Perhaps the most endearing aspects about college football’s bowl season are the exotic matchups and locations of teams and stadiums that would otherwise never see the light of day in the regular season.
This year’s St. Petersburg Bowl features the curious pairing of Miami (Ohio) and Mississippi State in a location that is far from “exotic” in Tropicana Field, MLB’s worst stadium and home of the Tampa Bay Rays. But it’s for a late morning college football game the day after Christmas, so who are we to complain?
After starting the season 0-6, Miami rode the MAC’s second-ranked defense to six straight wins and its first bowl berth since 2010. A RedHawks victory against an SEC team to close things out would be a colorful feather in the cap of third-year head coach Chuck Martin, who is gradually rebuilding the program.
Thanks to a high APR, Dan Mullen has led his Mississippi State squad to a seventh straight bowl appearance, otherwise the Bulldogs would still be in Starkville for the holidays after going 5-7 in the regular season.
St. Petersburg Bowl: Miami (Ohio) vs. Mississippi State
Kickoff: Monday, Dec. 26 at 11 a.m. ET
Where: Tropicana Field (St. Petersburg, Fla.)
TV Channel: ESPN
Spread: Mississippi State -14
Three Things to Watch
1. The emergence of Nick Fitzgerald
It can’t be easy following in the large footsteps of Dak Prescott, arguably the best quarterback in Mississippi State history, but Fitzgerald appears to be coming into his own. The sophomore leads the SEC in total yards (3,524) and has really put himself on the national map over these past few months. Sure, Fitzgerald is rather erratic, forces passes, and can be prone to turning the ball over, but the raw talent and athleticism he possesses is undeniable.
Fitzgerald is still blossoming as a passer (2,281 yards, 21 TD, 10 INT, 54.5 percent completion rate), but he’s already a legitimate weapon on the ground. He enters this game with 1,243 rushing yards (third in the SEC) and 14 touchdowns. And even though he’s a quarterback, whose rushing totals include yards lost due to sacks, Fitzgerald is averaging an impressive seven yards per carry. Miami’s defense has been solid against the run all season, ranking second in the MAC and holding opponents to 3.9 yards per carry, but it’s safe to say the RedHawks have faced a dual-threat signal-caller whose been as explosive and productive as Fitzgerald.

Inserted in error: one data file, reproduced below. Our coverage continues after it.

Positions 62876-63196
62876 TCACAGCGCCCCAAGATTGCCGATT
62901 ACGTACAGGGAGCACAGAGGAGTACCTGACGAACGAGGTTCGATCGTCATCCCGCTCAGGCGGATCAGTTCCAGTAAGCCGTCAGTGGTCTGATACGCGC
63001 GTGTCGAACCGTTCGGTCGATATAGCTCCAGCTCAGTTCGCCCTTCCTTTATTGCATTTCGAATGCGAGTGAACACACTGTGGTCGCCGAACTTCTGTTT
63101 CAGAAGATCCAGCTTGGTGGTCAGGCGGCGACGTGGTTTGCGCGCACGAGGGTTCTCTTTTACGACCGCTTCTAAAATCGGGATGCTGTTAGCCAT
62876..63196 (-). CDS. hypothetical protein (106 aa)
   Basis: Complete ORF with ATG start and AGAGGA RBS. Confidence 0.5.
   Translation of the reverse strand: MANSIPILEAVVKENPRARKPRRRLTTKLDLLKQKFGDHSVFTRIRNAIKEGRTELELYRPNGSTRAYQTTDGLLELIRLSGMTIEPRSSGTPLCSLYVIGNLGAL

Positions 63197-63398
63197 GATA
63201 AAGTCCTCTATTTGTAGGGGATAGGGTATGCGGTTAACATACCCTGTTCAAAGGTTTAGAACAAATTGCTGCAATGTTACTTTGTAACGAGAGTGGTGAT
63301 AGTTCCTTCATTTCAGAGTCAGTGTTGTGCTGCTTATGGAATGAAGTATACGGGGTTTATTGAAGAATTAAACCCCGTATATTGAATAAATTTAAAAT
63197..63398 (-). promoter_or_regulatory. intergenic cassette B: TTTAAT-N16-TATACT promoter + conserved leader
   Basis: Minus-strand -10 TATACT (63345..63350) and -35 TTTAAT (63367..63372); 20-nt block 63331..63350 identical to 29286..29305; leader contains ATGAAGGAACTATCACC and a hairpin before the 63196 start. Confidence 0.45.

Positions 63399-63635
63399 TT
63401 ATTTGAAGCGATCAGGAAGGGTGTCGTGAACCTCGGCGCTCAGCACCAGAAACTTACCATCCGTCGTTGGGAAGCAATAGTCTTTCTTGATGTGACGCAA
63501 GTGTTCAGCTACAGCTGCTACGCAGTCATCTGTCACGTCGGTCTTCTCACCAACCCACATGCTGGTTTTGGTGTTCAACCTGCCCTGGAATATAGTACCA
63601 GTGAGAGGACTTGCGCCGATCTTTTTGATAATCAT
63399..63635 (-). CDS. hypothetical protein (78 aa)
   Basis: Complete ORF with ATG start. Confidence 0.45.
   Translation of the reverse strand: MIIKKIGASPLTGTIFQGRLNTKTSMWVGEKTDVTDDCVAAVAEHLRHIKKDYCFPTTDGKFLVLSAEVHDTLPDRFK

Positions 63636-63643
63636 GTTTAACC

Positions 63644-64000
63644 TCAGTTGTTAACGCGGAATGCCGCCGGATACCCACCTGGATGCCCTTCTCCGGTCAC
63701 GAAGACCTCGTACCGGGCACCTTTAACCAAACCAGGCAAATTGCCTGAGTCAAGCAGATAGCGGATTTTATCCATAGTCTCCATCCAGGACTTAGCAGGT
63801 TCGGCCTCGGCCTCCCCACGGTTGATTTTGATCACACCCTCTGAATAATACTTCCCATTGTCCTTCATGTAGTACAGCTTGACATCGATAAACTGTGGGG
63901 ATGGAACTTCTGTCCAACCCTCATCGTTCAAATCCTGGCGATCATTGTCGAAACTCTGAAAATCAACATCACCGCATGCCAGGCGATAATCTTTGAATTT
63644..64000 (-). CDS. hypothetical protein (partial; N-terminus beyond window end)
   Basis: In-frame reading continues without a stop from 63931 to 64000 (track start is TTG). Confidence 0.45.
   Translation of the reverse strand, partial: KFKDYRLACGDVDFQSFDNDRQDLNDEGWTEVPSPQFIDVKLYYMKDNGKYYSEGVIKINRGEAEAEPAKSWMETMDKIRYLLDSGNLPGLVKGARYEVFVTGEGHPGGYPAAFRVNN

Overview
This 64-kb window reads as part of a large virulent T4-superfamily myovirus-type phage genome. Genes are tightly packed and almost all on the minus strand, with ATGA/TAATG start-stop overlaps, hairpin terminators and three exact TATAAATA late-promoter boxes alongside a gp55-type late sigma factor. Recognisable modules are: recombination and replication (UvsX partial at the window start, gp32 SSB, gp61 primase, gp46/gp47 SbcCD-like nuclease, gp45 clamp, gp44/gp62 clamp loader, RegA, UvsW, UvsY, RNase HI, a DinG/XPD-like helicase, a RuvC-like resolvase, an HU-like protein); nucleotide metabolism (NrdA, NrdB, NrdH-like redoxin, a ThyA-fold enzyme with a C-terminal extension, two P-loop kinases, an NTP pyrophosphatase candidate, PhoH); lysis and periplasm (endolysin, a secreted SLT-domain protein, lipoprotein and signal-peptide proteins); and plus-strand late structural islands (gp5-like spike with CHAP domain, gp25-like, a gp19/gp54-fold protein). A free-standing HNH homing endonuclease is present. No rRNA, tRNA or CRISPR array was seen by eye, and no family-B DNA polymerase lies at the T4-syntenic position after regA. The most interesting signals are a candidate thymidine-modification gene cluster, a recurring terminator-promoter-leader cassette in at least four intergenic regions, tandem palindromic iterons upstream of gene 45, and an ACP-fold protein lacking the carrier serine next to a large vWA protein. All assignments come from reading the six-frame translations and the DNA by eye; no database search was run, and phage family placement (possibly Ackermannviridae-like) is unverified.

2. ...and Gus Ragland too
Over the first six games of the season, Miami’s offense was stagnant, averaging a measly 17 points per game. After the 0-6 start, head coach Chuck Martin made the switch from sophomore Billy Bahl to classmate Ragland at quarterback. The change clearly worked, as the RedHawks’ offense became a force, averaging nearly 30 points per contest and helping fuel the six-game winning streak that earned them a bowl invitation.
And it certainly doesn’t hurt that Ragland has been efficient (62.4 percent completion rate) and mistake-free (15 TD, 0 INT) since assuming the reins. This game will present an interesting test for Ragland and Miami’s offense, as Mississippi State has had issues on defense all season The Bulldogs are last in the SEC against the pass, giving up 283 yards per game through the air.